Although WoW works on a similar template to Everquest, it acknowledged and fixed many of the things that held its predecessors back.  Unlike both games, WoW has almost no penalty for death.  Making for a far less frustrating experience.  WoW also introduced a far smoother learning curve that introduced game concepts slowly over time so as not to be overwhelming.  WoW also had the most impressive graphics of any MMO at the time of its release.  They weren’t just sharp, but also stylized and diverse, giving the user the impression that WoW is a breatihing real world.  Similarly to Ultima, WoW also came prepackaged with an audience, but the Warcraft universe games were far more popular and therefore brought over larger numbers of players out of the starting gate.  Lastly, WoW links up directly with the story and mythology of the previous games which makes the player feel like they are an integral part of a struggle they have been following for years.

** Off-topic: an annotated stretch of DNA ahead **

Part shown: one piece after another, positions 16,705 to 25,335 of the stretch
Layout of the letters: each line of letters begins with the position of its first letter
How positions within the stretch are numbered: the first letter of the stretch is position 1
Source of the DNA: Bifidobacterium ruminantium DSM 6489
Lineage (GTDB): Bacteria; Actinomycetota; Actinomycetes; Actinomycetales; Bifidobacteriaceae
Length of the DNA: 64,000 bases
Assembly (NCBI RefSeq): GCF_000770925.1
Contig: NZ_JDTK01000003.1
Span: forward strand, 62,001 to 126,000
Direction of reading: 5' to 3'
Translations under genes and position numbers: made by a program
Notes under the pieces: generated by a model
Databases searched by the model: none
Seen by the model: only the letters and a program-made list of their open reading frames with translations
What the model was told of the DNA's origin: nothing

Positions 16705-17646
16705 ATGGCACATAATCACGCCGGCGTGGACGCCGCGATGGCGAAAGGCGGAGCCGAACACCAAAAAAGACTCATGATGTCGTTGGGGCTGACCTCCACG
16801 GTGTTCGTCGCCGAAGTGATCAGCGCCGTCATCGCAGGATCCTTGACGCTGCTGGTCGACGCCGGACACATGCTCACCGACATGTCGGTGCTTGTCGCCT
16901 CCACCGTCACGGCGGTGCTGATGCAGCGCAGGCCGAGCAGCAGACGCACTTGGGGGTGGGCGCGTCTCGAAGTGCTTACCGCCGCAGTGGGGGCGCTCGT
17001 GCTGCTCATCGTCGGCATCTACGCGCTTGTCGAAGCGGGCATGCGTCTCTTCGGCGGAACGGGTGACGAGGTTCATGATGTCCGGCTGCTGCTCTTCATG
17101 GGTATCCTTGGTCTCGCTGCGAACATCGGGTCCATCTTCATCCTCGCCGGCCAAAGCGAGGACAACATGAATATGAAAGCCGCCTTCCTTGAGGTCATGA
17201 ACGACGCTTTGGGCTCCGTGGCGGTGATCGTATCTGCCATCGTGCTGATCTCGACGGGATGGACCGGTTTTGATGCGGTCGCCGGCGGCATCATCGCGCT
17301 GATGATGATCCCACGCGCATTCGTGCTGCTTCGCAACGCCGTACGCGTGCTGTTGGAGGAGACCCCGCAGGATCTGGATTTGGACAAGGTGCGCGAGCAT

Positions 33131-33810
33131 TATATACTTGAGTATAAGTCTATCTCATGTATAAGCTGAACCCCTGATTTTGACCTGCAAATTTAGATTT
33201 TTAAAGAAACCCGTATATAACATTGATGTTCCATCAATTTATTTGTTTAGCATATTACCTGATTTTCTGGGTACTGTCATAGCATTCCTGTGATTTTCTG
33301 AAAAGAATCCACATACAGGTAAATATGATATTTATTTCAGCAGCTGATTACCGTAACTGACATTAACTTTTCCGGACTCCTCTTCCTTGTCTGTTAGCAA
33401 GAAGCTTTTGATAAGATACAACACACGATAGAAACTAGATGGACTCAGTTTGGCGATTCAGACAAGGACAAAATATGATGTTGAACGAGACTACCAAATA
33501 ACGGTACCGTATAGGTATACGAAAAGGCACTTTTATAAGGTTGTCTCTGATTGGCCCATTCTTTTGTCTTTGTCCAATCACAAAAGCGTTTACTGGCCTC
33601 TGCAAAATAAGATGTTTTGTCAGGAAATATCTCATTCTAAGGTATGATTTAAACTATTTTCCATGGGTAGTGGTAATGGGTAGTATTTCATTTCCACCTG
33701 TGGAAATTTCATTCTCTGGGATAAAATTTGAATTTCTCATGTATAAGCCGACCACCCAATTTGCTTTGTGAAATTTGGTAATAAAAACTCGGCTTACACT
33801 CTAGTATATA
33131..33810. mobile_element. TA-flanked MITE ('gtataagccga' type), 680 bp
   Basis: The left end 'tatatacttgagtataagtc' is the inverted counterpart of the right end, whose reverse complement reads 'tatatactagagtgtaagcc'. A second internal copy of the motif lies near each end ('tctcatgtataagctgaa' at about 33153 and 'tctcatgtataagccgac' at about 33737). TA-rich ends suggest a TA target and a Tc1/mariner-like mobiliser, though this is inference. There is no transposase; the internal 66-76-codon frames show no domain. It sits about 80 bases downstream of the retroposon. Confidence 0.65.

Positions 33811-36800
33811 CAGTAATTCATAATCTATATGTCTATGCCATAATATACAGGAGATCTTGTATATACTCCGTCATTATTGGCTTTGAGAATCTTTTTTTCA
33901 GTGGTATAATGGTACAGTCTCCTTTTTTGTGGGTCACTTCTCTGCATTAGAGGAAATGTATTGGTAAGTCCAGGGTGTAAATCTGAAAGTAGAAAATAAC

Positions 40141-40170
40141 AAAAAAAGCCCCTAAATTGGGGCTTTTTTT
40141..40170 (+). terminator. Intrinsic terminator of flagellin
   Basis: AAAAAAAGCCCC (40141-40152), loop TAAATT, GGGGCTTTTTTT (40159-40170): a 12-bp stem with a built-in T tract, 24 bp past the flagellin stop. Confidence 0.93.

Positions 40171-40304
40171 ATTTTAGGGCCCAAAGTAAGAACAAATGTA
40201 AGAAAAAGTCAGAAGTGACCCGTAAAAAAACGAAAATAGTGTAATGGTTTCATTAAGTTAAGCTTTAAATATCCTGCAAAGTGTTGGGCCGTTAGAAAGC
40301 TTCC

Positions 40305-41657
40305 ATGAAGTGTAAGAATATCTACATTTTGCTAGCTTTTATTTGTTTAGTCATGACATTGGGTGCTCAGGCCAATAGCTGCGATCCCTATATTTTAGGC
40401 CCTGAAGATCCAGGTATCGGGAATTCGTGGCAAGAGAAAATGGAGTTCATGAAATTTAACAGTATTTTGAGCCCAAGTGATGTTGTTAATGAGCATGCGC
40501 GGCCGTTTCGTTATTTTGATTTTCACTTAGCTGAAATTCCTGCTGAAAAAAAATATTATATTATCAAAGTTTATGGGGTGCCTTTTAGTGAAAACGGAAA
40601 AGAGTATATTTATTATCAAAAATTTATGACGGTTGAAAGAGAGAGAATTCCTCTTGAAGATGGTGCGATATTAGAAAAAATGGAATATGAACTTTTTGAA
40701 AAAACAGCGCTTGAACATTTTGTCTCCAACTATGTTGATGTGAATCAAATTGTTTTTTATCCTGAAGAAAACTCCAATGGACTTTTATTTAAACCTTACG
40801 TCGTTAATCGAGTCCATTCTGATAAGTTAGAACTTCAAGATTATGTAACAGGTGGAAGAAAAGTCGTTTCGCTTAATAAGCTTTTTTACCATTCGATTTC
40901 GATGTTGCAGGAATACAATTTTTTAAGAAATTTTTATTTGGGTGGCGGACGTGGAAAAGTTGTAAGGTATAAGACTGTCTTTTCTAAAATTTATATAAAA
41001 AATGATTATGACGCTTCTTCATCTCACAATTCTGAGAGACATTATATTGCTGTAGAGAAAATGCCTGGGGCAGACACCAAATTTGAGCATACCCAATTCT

When a player starts a new game of WoW, the first thing they must do is join a server and create a character.  Servers are divided into normal, pvp and role-playing.  This gives options to players who would prefer not to engage in combat with other players or for people who enjoy playing their characters as if they were actually part of the WoW mythology.  Character creation is very important because it determines an unchangeable path that the player must follow.  For instance a gnome mage will start in a different place and have a completely different play style from an Orc Shaman.  Players can choose from ten races which are split into two opposing factions.  Each race has slight statistical differences but are most different aesthetically.  Class choice is also essential as each class plays radically differently although they are each created to balance with each other so no class becomes overpowered.  Lastly, players must choose how they will distribute their talents.  Each class has three distinct talent “trees.”  Each level a player gains also comes along with a talent point which can be placed in any of the trees to further customize the character’s specialties such as healing, offense etc.  This wide breadth of options ensures that there are rarely two players with the identical characters or play styles.